Overall, it is important to remember that there has to be an equal amount of spend in each cell for an equal comparison. If the cell with less spend has better performance, that's probably just because it spent less – not because it was better. However, if one cell spent more and still performed better, it is the real winner!
In this article, we talk about things to consider when analyzing Facebook split tests results, both while they're running and after they have ended.
View split tests on the ad studies page
- In the top navigation bar, click Campaigns.
- On an Meta reporting tab, next to the ad account selector, click ··· > Account Library > Ad Studies.
- On the ad study list, you can use the Type search filter to only show split tests.
Analyze results while the test is running
Keep an ad study running until it has gathered enough valid data to give you meaningful insight. You can see the progress of each ad study both the ad study list. If an ad study's progress is below 100%, the ad study page also shows that you don't have enough data yet to view any results.
A single ad study can measure multiple cells with multiple metrics in each. When the progress is at 100%, there's at least one combination that has enough data to show the results. Other combinations might still be gathering data before you get the results. Hover over the progress bar to view how many combinations there are and how many have meaningful results already.
The results are always a value combined with probability, for example, "The CPA is at least €9.07 larger in cell 1 compared to cell 2 with 95% probability".
Even after you get the initial results that there's a statistical difference between the cells (or that there isn't), you can get even more precise data by letting the test run longer. However, after 100% progress has been reached, the general conclusion that there either is or is not a significant difference in the cells won't change.
Analyze results after the test has ended
After the ad study has ended, you can see which cell was the winning one, assuming you have collected enough data to draw conclusions.
There are three possible outcomes:
- There's a statistically significant difference.
- In this case, you should implement the better variant more widely.
- There's no statistically significant difference.
- You can implement either variant. It is not certain which is better, and the difference is most likely too small to be of practical importance anyway.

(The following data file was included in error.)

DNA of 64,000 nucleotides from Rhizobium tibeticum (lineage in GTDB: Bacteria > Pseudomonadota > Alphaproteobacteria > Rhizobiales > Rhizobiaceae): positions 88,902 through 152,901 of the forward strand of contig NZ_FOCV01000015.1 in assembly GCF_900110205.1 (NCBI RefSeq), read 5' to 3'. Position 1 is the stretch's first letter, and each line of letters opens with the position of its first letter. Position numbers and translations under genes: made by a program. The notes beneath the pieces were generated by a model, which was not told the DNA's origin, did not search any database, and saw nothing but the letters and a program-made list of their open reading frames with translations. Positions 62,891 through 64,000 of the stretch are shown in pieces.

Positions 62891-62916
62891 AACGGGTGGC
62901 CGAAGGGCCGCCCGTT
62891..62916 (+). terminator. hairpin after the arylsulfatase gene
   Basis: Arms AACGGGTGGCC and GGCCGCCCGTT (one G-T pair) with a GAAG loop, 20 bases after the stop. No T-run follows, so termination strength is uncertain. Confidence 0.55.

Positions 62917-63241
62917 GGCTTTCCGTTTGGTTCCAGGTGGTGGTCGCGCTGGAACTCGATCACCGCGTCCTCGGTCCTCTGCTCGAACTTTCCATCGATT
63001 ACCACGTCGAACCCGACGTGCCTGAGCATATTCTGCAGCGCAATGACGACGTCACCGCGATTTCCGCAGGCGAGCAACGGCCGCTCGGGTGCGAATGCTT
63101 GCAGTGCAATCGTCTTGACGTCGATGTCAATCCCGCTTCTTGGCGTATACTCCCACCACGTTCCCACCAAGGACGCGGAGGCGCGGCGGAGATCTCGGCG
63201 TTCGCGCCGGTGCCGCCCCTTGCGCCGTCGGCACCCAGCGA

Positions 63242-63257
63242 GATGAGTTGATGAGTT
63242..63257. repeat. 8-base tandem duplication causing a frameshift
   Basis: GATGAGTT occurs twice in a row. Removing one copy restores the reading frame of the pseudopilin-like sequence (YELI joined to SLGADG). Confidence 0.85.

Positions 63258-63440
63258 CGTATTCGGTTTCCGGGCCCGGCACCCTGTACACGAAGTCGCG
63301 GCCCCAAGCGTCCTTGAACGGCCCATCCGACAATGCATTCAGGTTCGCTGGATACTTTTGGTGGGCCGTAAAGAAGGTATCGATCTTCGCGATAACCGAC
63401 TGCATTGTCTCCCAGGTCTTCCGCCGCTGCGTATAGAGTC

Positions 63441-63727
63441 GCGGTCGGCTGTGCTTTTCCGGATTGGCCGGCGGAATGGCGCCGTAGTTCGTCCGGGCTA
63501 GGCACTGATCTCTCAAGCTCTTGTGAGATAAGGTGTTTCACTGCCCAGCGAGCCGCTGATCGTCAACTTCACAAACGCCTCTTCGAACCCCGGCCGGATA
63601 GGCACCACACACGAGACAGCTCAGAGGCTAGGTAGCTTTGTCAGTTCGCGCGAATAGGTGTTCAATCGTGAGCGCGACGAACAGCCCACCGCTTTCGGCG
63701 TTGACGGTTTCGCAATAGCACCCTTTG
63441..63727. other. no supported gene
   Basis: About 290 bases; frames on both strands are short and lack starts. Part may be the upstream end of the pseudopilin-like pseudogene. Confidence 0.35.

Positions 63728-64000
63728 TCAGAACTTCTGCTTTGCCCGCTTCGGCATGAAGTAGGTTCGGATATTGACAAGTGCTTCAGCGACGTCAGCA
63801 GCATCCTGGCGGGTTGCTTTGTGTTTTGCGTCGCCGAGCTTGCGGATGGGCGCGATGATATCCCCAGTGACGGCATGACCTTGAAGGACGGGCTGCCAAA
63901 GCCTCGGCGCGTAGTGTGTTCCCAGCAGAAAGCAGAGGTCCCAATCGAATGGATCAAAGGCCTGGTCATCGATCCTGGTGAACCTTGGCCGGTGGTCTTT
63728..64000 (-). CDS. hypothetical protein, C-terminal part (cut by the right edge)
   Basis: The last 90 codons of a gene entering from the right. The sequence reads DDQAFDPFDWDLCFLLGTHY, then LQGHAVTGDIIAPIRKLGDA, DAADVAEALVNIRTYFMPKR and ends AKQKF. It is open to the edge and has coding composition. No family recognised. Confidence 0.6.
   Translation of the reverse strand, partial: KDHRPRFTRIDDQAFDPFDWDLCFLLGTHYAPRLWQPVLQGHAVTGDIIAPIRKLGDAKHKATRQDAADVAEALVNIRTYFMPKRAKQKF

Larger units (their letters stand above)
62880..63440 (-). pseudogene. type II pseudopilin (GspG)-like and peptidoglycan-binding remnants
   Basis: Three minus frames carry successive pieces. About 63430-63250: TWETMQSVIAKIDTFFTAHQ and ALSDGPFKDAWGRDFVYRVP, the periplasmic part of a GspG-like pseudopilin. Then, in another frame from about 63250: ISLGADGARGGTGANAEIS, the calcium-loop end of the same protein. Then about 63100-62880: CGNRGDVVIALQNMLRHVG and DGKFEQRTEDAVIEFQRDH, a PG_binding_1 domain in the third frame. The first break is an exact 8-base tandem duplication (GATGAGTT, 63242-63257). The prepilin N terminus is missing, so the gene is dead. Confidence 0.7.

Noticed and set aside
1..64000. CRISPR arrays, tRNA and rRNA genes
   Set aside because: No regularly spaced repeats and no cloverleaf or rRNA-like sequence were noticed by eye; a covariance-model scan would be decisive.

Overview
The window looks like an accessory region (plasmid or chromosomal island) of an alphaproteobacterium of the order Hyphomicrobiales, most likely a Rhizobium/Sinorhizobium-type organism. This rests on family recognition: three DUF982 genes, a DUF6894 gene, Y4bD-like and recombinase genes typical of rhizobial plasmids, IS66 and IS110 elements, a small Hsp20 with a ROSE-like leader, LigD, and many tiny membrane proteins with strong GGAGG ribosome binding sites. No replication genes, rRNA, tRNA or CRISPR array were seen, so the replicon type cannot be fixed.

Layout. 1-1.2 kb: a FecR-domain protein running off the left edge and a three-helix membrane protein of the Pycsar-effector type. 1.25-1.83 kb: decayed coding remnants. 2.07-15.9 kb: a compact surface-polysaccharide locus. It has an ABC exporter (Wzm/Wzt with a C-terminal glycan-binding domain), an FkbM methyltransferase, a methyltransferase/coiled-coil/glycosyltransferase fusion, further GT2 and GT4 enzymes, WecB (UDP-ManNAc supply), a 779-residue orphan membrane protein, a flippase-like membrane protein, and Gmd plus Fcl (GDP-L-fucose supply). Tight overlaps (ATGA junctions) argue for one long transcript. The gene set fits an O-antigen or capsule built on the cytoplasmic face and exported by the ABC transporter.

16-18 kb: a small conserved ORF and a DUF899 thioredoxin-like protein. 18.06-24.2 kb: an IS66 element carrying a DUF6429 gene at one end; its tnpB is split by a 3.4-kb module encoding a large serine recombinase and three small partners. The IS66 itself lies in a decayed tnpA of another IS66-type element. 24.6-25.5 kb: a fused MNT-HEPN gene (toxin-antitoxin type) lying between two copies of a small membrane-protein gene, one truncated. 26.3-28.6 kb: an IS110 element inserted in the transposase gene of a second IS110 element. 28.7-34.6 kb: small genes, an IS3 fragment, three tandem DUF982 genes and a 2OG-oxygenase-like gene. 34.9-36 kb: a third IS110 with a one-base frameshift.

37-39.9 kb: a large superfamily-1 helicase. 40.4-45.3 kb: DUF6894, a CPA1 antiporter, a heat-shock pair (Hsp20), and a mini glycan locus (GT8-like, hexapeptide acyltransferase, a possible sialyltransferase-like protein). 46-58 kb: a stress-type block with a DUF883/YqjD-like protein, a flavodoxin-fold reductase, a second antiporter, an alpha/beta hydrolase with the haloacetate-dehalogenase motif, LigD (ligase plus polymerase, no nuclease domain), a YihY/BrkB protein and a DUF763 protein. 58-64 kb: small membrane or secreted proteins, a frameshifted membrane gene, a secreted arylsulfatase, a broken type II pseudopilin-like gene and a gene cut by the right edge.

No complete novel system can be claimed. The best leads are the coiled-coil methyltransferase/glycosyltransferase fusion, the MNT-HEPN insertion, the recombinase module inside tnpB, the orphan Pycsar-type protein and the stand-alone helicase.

- There's not enough data to draw conclusions.
- There might be a difference that is big enough to be interesting, but the ad study ended before enough data was collected to estimate this with enough confidence.
- If you still want to know which alternative is better, create a new ad study and run it longer (and with a larger budget) to collect more data.
When the ad study has three or more cells there are more alternative outcomes. For example, it is possible that there is no statistically significant difference between the two best cells but both are better than other cells. It is also possible that there is a statistically significant difference for CPA but not for Conversion Rate. This happens for example if both campaigns have received the same number of clicks and conversions, but one campaign has accomplished this with only half the spend.
Analyze the differences between cells
If statistically significant differences were found, you are also shown information about how large the differences are:
The comparison plot shows differences between the cells with three different levels of certainty. In this example, with 95% probability, CTR is at least 0.100% smaller in Cell Countertop. There is also a 5% probability that CTR is more than 0.114% smaller. In other words, with 90% probability, the difference in CTR is between 0.100% and 0.114%. The best estimate for the difference is represented by the median, which in this example is 0.107%. This is the estimate that is also used by Facebook, and means that the true difference is as likely to be higher or lower than this estimate.
The differences in CTR are given as percentage points because CTR is also a percentage; if CPA was selected the differences would be shown as monetary values.
In addition to the plot, there is a textual summary of the differences between the cells. From the “Show results with” selector, you can select whether the textual summary shows the difference estimate thresholds with 5%, 50%, or 95% probability. By default, they are shown with 95% probability.
"Not statistically significant"
What does it mean when we say that a difference is "not statistically significant"? Let's be first clear about what this phrase does not mean: it does not mean that there is no difference at all. For example, suppose you are testing two campaigns, A and B, and in reality, Campaign B has a 10% higher performance. If we run the ad study until we get roughly 100 conversions in each campaign, say 96 in Campaign A and 104 in Campaign B, the result of the test is that we observe no statistically significant difference, even though Campaign B is in reality 10% better!
Here is a better way to interpret "not statistically significant": it means that you do not yet have enough data to distinguish whatever difference there might be, and crucially, you do not have enough data to conclude which case is better. (Note, however, that you have learned something by running the ad study: if Campaign B had been 50% better, you would have gotten a different result already, so it is unlikely that there is a large difference in performance.)